ARCING IN MAGNETRONS. - During initial operation a high-powered magnetron arcs from cathode to plate and must be properly BROKEN IN or BAKED IN. Actually, arcing in magnetrons is very common. It occurs with a new tube or following long periods of idleness.
One of the prime causes of arcing is the release of gas from tube elements during idle periods. Arcing may also be caused by the presence of sharp surfaces within the tube, mode shifting, and by drawing excessive current. While the cathode can withstand considerable arcing for short periods of time, continued arcing will shorten the life of the magnetron and may destroy it entirely. Therefore, each time excessive arcing occurs, the tube must be baked in again until the arcing ceases and the tube is stabilized.
The baking-in procedure is relatively simple. Magnetron voltage is raised from a low value until arcing occurs several times a second. The voltage is left at that value until arcing dies out. Then the voltage is raised further until arcing again occurs and is left at that value until the arcing again ceases. Whenever the arcing becomes very violent and resembles a continuous arc, the applied voltage is excessive and should be reduced to permit the magnetron to recover. When normal rated voltage is reached and the magnetron remains stable at the rated current, the baking-in is complete. A good maintenance practice is to bake-in magnetrons left idle in the equipment or those used as spares when long periods of nonoperating time have accumulated.
The preceding information is general in nature. The recommended times and procedures in the technical manuals for the equipment should be followed when baking-in a specific type magnetron.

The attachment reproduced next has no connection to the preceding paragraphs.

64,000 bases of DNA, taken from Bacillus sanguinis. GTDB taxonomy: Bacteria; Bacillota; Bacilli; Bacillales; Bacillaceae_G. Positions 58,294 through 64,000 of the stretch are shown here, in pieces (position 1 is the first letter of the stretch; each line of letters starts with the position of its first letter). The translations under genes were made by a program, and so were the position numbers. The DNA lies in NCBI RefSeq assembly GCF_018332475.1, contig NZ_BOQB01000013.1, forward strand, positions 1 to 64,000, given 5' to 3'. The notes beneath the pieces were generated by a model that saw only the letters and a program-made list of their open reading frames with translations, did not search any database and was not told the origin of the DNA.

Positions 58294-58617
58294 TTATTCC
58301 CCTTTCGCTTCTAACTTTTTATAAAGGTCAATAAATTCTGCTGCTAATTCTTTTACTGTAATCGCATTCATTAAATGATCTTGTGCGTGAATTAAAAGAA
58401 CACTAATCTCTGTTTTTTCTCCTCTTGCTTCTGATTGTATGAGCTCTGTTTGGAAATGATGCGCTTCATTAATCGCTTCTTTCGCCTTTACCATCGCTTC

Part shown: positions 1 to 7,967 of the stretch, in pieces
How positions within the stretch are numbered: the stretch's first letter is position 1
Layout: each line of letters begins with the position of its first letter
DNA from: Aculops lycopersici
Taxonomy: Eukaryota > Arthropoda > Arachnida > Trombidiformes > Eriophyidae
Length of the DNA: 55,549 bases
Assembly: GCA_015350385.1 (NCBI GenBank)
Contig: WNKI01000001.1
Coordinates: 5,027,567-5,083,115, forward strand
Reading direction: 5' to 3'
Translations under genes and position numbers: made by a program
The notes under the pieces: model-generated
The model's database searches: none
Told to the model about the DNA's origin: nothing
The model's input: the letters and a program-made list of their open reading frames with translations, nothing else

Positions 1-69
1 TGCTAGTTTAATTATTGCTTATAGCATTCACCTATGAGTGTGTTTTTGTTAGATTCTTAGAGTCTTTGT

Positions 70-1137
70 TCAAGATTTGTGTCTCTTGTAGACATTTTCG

The Crossed-Field Amplifier (Amplitron)
The CROSSED-FIELD AMPLIFIER (cfa), commonly known as an AMPLITRON and sometimes referred to as a PLATINOTRON, is a broadband microwave amplifier that can also be used as an oscillator. The cfa is similar in operation to the magnetron and is capable of providing relatively large amounts of power with high efficiency. The bandwidth of the cfa, at any given instant, is approximately plus or minus 5 percent of the rated center frequency. Any incoming signals within this bandwidth are amplified. Peak power levels of many megawatts and average power levels of tens of kilowatts average are, with efficiency ratings in excess of 70 percent, possible with crossed-field amplifiers.
Because of the desirable characteristics of wide bandwidth, high efficiency, and the ability to handle large amounts of power, the cfa is used in many applications in microwave electronic systems. This high efficiency has made the cfa useful for space-telemetry applications, and the high power and stability have made it useful in high-energy, linear atomic accelerators. When used as the intermediate or final stage in high-power radar systems, all of the advantages of the cfa are used.
Since the cfa operates in a manner so similar to the magnetron, the detailed theory is not presented in this module. Detailed information of cfa operation is available in NAVSHIPS 0967-443-2230, Handling, Installation and Operation of Crossed-Field Amplifiers. As mentioned earlier, crossed-field amplifiers are commonly called Amplitrons. You should note, however, that Amplitron is a trademark of the Raytheon Manufacturing Company for the Raytheon line of crossed-field amplifiers. An illustration of a crossed-field amplifier is shown in figure 2-38.
Figure 2-38. - Crossed-field amplifier (Amplitron).
Q.44 Why is the pi mode the most commonly used magnetron mode of operation?